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Diary of Charles Francis Adams, 1861

Wednesday 6th

6 February 1861

Friday 8th

8 February 1861
7 February 1861
Thursday 7th

At the Capitol betimes. The galleries sound decided indications that something was expected. On my way down I ought to mention that I called at his desire to see Mr Dix, the Secretary of the Treasury. I found him anxious about the loan, and desirous to issue his proposals by Monday. He regretted that any difficulty had prevented Massachusetts from acting, and hoped that some action might be had upon it in season. I replied that I would write at once and endeavour to quicken the movement. As I went down I met Mr Ritchie to whom I spoke I about it, and he said that he had already written about it Governor Seward’s suggestion. The speech of the day was Winter Davis’s— In its commencement very effective, but not sufficiently condensed to bring him within the hour, and therefore badly truncated at the close. Mr Davis is the most effective debater in the House, but his mind yet wants breadth and comprehensiveness, and he is too much in antagonisms to rise above the partisan. He fastened the House completely. Mr Sedgwick followed him in a speech of extreme sentiment. Parts of it were strong and effective, whilst other parts fell into the mere lawyer’s tone. He declared his willingness for the separation. We then had a recess. The coming meetings for mere speaking I never attend. Evening at home.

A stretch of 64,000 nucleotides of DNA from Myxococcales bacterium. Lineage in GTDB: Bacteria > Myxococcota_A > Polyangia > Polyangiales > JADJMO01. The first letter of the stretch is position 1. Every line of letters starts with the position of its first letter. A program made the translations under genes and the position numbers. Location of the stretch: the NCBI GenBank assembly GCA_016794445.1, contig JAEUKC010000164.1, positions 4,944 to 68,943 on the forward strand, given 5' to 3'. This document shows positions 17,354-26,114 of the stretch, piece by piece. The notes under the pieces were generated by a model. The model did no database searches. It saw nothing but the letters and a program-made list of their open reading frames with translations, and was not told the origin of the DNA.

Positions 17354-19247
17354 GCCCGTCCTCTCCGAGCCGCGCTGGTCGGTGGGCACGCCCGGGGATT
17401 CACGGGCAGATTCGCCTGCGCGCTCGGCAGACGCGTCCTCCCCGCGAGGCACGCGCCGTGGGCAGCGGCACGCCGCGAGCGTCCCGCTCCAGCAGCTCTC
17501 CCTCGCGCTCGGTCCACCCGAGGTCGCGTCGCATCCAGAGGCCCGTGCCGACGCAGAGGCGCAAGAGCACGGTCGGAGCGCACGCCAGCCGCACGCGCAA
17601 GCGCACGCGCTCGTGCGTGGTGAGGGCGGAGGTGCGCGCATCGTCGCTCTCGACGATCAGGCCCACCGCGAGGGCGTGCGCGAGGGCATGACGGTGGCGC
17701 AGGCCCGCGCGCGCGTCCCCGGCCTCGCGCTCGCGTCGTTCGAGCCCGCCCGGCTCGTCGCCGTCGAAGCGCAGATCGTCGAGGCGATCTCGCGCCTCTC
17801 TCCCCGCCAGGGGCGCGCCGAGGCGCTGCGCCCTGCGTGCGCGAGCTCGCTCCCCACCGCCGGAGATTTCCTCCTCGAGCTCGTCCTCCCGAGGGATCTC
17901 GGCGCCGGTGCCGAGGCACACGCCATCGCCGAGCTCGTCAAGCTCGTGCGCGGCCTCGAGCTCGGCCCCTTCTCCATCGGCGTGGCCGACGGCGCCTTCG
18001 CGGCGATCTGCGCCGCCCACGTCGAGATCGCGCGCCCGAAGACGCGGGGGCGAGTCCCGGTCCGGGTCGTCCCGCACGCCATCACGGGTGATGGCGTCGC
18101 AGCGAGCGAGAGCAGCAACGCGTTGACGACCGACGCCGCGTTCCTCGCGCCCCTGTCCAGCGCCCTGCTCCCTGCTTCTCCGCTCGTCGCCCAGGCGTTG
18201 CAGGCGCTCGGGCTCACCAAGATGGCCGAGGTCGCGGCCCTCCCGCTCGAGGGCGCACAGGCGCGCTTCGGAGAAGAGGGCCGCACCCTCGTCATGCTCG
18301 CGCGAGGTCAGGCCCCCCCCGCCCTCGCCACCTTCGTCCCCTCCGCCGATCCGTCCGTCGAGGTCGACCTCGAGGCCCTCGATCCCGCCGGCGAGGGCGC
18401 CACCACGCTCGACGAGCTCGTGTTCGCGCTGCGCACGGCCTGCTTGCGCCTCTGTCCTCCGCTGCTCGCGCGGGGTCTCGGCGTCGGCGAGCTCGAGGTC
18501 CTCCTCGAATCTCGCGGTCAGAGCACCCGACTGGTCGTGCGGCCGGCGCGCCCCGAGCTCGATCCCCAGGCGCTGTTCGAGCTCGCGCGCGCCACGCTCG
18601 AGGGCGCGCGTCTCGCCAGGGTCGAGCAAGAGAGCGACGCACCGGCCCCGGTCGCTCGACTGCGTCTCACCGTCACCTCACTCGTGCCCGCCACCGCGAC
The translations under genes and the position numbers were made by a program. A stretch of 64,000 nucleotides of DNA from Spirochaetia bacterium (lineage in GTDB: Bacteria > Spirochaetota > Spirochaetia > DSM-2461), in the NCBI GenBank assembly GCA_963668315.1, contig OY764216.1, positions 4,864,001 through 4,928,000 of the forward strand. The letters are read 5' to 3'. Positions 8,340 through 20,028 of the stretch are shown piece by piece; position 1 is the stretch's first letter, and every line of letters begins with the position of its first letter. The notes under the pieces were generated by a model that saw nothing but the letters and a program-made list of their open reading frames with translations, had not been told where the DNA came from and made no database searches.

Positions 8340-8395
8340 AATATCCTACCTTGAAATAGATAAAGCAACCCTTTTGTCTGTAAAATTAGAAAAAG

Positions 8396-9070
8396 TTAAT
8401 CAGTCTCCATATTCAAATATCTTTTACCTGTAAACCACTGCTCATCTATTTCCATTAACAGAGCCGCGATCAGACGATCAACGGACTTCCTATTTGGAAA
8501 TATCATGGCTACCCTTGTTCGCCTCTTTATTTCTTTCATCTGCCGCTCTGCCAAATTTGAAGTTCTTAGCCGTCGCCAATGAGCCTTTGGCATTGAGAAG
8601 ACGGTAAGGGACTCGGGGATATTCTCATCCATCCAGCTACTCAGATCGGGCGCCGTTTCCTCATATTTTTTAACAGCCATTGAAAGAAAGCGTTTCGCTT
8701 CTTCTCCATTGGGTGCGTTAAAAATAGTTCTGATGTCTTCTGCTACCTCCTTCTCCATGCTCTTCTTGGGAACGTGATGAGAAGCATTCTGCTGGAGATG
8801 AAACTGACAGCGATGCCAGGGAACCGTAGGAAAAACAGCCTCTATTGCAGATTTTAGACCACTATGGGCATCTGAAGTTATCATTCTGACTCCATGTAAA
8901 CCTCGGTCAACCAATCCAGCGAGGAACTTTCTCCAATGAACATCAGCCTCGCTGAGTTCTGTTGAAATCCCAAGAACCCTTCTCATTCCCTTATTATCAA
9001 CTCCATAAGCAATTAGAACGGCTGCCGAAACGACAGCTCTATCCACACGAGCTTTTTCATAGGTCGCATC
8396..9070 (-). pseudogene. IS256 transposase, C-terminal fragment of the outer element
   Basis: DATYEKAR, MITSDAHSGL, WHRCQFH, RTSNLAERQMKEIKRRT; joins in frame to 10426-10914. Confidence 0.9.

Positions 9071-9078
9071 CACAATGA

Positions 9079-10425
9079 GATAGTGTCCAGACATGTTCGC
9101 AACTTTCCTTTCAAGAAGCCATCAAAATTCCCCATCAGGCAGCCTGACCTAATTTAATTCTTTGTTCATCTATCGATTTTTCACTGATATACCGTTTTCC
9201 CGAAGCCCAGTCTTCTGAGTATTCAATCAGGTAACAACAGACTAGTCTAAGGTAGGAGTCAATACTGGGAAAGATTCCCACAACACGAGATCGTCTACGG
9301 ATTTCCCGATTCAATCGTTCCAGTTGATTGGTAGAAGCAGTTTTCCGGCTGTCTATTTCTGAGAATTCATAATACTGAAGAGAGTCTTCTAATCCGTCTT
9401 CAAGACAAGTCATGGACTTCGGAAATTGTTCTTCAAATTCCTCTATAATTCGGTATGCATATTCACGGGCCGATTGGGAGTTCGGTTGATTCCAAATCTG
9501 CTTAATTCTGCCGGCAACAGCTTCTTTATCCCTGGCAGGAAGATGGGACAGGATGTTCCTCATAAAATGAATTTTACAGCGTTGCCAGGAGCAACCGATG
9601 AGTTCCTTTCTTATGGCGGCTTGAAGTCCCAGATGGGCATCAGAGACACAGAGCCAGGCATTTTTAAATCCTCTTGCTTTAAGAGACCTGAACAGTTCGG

Cite web page as:

Charles Francis Adams, Sr., [date of entry], diary, in Charles Francis Adams, Sr.: The Civil War Diaries (Unverified Transcriptions). Boston: Massachusetts Historical Society, 2015. http://www.masshist.org/publications/cfa-civil-war/view?id=DCA61d038